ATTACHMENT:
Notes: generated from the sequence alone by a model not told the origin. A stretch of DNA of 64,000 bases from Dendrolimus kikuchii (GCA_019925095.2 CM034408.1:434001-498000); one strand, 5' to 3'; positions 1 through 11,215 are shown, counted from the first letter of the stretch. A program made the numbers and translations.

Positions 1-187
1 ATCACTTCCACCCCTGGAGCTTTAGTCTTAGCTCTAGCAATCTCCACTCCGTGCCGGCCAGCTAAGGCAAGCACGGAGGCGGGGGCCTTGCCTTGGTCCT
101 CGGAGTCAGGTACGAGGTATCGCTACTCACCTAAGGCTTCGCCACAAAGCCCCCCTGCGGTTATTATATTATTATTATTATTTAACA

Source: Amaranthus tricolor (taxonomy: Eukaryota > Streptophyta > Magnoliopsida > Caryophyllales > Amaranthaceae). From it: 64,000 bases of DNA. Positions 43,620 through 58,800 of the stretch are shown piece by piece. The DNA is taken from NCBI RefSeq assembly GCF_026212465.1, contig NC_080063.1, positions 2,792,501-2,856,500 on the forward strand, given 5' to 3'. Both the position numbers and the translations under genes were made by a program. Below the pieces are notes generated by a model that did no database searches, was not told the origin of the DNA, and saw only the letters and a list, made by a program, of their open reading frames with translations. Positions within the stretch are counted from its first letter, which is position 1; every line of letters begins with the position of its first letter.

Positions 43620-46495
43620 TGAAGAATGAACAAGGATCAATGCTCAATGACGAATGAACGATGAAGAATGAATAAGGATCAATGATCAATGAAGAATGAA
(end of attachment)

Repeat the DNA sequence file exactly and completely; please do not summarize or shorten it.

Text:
Notes: generated from the sequence alone by a model not told the origin. A stretch of DNA of 64,000 bases from Dendrolimus kikuchii (GCA_019925095.2 CM034408.1:434001-498000); one strand, 5' to 3'; positions 1 through 11,215 are shown, counted from the first letter of the stretch. A program made the numbers and translations.

Positions 1-187
1 ATCACTTCCACCCCTGGAGCTTTAGTCTTAGCTCTAGCAATCTCCACTCCGTGCCGGCCAGCTAAGGCAAGCACGGAGGCGGGGGCCTTGCCTTGGTCCT
101 CGGAGTCAGGTACGAGGTATCGCTACTCACCTAAGGCTTCGCCACAAAGCCCCCCTGCGGTTATTATATTATTATTATTATTTAACA

Source: Amaranthus tricolor (taxonomy: Eukaryota > Streptophyta > Magnoliopsida > Caryophyllales > Amaranthaceae). From it: 64,000 bases of DNA. Positions 43,620 through 58,800 of the stretch are shown piece by piece. The DNA is taken from NCBI RefSeq assembly GCF_026212465.1, contig NC_080063.1, positions 2,792,501-2,856,500 on the forward strand, given 5' to 3'. Both the position numbers and the translations under genes were made by a program. Below the pieces are notes generated by a model that did no database searches, was not told the origin of the DNA, and saw only the letters and a list, made by a program, of their open reading frames with translations. Positions within the stretch are counted from its first letter, which is position 1; every line of letters begins with the position of its first letter.

Positions 43620-46495
43620 TGAAGAATGAACAAGGATCAATGCTCAATGACGAATGAACGATGAAGAATGAATAAGGATCAATGATCAATGAAGAATGAA